Politicians' capacity for embarassment
There’s an odd story you might have missed from the Upper Peninsula. A member of the Michigan Republican state central committee is facing major felony charges in Wisconsin.
Various press accounts quote police as saying Douglas Sedenquist of Escanaba was arrested five months ago after his wife notified police that he was supposedly stalking her with a high-powered rifle and making suicide threats. His wife left him last year; she said he was physically abusing their daughters.
Police in Green Bay, Wisconsin, where she now lives, arrested Sedenquist after, police say, he repeatedly refused their orders to put down the rifle or get out of his truck. Instead, he asked them to let him shoot himself. Eventually they were able to arrest him, and now he faces a variety of charges.
I have gone into this in some detail because I haven‘t yet told you the weirdest part about all this. Nobody, so far as I know, is demanding that he step down from his party leadership roles. Sedenquist, by the way, is also vice-chair of the Delta County GOP.
Years ago, the person charged would have resigned immediately or been removed by his fellow Republicans from any political positions he held. They would have wanted to save the party embarrassment. That’s how things worked for a long time. President Lyndon Johnson’s top aide had to resign after he was arrested in a men’s room on what were then primly called “morals charges.”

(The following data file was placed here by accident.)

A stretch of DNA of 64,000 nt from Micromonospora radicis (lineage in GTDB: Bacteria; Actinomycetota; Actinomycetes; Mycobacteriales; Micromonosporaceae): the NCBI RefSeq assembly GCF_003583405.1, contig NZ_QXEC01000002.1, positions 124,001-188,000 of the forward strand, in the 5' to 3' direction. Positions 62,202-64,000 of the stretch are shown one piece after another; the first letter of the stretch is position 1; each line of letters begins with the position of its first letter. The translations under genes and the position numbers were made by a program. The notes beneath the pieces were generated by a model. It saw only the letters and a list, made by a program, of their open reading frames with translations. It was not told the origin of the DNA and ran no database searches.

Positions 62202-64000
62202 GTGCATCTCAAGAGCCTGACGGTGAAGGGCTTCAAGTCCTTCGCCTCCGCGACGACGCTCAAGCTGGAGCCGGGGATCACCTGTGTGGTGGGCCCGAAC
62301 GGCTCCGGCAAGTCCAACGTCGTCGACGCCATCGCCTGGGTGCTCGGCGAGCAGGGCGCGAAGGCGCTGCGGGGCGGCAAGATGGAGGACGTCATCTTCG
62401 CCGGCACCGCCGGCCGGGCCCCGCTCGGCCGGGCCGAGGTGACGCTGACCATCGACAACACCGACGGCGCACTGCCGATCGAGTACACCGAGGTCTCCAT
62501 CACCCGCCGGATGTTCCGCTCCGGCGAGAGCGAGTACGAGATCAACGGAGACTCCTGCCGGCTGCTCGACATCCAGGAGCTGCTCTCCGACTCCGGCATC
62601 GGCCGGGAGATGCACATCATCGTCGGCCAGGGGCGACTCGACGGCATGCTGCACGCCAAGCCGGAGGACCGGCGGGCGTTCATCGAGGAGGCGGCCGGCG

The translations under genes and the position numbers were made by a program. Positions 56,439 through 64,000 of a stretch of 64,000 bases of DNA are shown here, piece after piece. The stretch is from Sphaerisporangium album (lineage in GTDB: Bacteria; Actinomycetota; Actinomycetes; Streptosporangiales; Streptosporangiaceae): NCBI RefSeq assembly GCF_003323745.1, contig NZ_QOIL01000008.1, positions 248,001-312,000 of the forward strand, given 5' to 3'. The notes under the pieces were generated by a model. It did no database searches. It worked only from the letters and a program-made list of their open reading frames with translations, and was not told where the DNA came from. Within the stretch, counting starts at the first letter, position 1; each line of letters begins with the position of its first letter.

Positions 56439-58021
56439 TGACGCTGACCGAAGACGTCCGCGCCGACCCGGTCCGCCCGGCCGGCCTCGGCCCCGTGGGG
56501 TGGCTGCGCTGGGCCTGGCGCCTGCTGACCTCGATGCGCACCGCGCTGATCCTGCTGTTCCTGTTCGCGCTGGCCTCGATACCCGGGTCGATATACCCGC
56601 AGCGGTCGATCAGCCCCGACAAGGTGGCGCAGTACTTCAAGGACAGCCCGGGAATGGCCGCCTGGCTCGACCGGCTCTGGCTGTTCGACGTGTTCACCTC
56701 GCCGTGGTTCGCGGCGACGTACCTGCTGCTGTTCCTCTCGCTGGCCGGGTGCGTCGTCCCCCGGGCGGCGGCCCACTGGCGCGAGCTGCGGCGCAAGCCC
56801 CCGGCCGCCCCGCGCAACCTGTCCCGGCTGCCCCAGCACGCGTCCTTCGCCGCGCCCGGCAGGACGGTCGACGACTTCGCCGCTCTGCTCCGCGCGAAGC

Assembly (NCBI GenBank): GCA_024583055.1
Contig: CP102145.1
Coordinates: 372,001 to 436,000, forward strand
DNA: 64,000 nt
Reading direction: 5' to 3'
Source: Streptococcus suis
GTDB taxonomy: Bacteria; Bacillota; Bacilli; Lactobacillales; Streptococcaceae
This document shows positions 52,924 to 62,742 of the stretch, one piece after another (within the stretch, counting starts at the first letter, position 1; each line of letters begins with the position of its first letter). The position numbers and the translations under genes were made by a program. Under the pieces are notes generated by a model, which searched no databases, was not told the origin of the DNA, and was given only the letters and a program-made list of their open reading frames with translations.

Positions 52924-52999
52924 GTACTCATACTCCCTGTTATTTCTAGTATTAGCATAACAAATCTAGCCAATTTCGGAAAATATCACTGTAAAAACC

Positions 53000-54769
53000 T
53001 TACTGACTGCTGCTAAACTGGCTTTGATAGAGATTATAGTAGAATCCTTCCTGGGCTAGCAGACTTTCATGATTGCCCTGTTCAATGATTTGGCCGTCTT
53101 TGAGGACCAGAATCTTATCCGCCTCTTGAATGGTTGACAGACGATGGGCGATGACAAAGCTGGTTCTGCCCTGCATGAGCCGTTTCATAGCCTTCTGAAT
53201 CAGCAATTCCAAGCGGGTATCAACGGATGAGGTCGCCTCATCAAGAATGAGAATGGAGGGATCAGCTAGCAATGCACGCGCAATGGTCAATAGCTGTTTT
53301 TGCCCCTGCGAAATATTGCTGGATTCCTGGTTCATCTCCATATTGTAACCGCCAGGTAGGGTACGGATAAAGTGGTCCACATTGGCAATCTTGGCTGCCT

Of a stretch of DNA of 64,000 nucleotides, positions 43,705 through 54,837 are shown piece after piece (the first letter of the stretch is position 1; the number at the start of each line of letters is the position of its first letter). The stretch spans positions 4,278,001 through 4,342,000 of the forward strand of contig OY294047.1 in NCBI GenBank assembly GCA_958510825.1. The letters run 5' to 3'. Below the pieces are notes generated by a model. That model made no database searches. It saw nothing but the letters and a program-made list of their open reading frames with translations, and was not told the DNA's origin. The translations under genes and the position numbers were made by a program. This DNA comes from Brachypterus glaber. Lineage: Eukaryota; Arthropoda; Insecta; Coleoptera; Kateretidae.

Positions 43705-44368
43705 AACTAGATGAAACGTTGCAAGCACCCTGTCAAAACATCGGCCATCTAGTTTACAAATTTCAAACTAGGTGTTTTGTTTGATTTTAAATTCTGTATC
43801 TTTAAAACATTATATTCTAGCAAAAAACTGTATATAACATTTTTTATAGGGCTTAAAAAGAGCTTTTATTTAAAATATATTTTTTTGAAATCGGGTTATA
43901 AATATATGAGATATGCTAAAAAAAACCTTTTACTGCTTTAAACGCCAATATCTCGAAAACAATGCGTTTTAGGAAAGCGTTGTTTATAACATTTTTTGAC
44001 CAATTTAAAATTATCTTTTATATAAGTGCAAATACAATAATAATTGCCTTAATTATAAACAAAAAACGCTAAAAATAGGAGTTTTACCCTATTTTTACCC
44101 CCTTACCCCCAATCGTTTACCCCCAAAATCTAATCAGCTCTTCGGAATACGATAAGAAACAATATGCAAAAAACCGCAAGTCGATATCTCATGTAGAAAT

But the embarrassment rule apparently doesn’t apply anymore in either party. The unfortunately named Anthony Weiner, a Democrat, is continuing to run for mayor of New York after it has been revealed that he had taken pictures of his body parts and sent them to women he does not know. Worse, he’s done this before. He did resign from Congress two years ago, for similar behavior, but evidently thinks the voters will still elect him mayor.
What you might conclude from all this is that the chief qualification for political success today may be having no capacity for embarrassment. This may have started with Bill Clinton. Early on, when the allegations about Monica Lewinsky were clearly true, I thought he ought to resign to save the nation two years of drawn-out agony, after which I thought he would be forced to quit anyway. I was right about the agony, but dead wrong about his being forced out.
Clinton survived, perhaps inspired by a congressman who refused to quit after it was revealed that he was living with a male prostitute and using his authority to fix the man’s parking tickets.
What bothers me about all this is that it helps foster cynicism about politics, government and people in public service.
Everybody makes mistakes and nobody is ethically perfect, but there ought to be some boundaries. Threatening someone with a gun should be over the top. So should promoting hatred of minorities, which both Sedenquist and Republican National Committeeman Dave Agema have done in attacks on gay people on the internet.
What baffles me most of all in the last two cases is why Michigan Republicans evidently feel it is acceptable to have these two men as official representatives of their party.
You would think voters might want someone to explain.
Jack Lessenberry is Michigan Radio's political analyst. Views expressed in the essays by Jack Lessenberry are his own and do not necessarily reflect those of Michigan Radio, its management or the station licensee the University of Michigan.